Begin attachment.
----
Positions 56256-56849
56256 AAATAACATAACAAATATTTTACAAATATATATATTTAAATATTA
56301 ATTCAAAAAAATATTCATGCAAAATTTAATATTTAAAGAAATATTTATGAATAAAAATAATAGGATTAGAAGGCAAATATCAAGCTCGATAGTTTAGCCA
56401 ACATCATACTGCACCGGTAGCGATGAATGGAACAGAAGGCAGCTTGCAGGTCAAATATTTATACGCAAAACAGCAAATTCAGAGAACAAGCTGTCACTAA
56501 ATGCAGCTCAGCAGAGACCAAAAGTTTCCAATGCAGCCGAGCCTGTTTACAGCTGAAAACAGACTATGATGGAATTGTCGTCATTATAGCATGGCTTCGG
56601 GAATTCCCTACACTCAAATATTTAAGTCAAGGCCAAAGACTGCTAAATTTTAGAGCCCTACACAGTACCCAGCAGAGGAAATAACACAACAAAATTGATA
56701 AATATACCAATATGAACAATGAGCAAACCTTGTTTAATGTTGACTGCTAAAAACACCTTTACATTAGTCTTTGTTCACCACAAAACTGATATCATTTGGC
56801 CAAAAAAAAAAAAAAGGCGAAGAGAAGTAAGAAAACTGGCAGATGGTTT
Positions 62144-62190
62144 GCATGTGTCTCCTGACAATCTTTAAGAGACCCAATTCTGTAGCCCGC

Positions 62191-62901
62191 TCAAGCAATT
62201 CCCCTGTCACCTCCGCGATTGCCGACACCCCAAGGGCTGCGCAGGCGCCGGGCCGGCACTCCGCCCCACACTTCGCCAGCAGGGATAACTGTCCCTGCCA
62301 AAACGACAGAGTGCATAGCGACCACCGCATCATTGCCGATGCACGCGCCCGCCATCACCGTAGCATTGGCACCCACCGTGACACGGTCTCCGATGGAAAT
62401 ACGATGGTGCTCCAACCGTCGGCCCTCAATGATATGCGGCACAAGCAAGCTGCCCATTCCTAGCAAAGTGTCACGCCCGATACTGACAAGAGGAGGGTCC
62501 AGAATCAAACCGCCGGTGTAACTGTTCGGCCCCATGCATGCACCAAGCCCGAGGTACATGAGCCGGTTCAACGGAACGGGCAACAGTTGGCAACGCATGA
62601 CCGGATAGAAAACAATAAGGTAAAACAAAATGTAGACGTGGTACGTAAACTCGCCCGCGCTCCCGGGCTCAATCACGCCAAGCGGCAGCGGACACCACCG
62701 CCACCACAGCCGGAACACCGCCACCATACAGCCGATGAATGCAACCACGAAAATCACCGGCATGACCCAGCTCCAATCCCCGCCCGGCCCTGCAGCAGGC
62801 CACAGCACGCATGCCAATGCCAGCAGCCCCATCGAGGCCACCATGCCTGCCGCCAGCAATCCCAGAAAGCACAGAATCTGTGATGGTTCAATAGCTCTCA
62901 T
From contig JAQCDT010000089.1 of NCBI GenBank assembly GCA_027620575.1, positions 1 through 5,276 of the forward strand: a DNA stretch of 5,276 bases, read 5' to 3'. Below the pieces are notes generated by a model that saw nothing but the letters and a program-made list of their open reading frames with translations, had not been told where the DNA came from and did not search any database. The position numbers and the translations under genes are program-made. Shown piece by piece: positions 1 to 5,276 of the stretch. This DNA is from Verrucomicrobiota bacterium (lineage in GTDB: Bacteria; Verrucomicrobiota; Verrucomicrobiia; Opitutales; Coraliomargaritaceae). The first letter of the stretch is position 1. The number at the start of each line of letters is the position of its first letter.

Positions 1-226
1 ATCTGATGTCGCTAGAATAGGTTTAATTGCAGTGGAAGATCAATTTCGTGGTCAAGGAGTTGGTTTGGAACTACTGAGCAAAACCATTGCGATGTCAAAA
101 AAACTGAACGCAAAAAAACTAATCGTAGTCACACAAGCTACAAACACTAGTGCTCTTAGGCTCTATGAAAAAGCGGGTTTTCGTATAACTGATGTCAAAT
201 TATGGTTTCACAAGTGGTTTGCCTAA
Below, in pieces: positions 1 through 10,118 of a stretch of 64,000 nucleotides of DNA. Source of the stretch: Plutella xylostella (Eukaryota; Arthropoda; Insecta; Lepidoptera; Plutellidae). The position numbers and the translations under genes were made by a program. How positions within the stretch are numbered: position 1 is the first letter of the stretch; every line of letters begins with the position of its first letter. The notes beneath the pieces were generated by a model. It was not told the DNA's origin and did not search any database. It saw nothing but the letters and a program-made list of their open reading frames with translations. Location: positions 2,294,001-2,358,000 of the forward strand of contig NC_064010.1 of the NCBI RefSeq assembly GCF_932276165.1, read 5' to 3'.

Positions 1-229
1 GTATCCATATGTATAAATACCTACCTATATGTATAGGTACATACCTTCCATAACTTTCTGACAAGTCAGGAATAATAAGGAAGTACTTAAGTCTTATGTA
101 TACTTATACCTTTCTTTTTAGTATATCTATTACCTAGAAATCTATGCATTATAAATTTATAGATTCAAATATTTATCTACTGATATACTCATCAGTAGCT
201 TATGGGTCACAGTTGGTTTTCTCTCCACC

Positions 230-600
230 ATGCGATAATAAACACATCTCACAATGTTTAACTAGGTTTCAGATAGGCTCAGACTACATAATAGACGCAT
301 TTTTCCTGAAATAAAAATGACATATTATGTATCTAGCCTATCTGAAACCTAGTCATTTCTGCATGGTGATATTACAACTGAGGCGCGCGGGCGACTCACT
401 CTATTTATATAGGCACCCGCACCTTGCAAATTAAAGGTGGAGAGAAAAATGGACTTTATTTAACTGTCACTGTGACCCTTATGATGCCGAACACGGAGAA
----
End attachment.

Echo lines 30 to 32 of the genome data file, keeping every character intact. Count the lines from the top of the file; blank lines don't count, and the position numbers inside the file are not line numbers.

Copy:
201 TATGGGTCACAGTTGGTTTTCTCTCCACC

Positions 230-600
230 ATGCGATAATAAACACATCTCACAATGTTTAACTAGGTTTCAGATAGGCTCAGACTACATAATAGACGCAT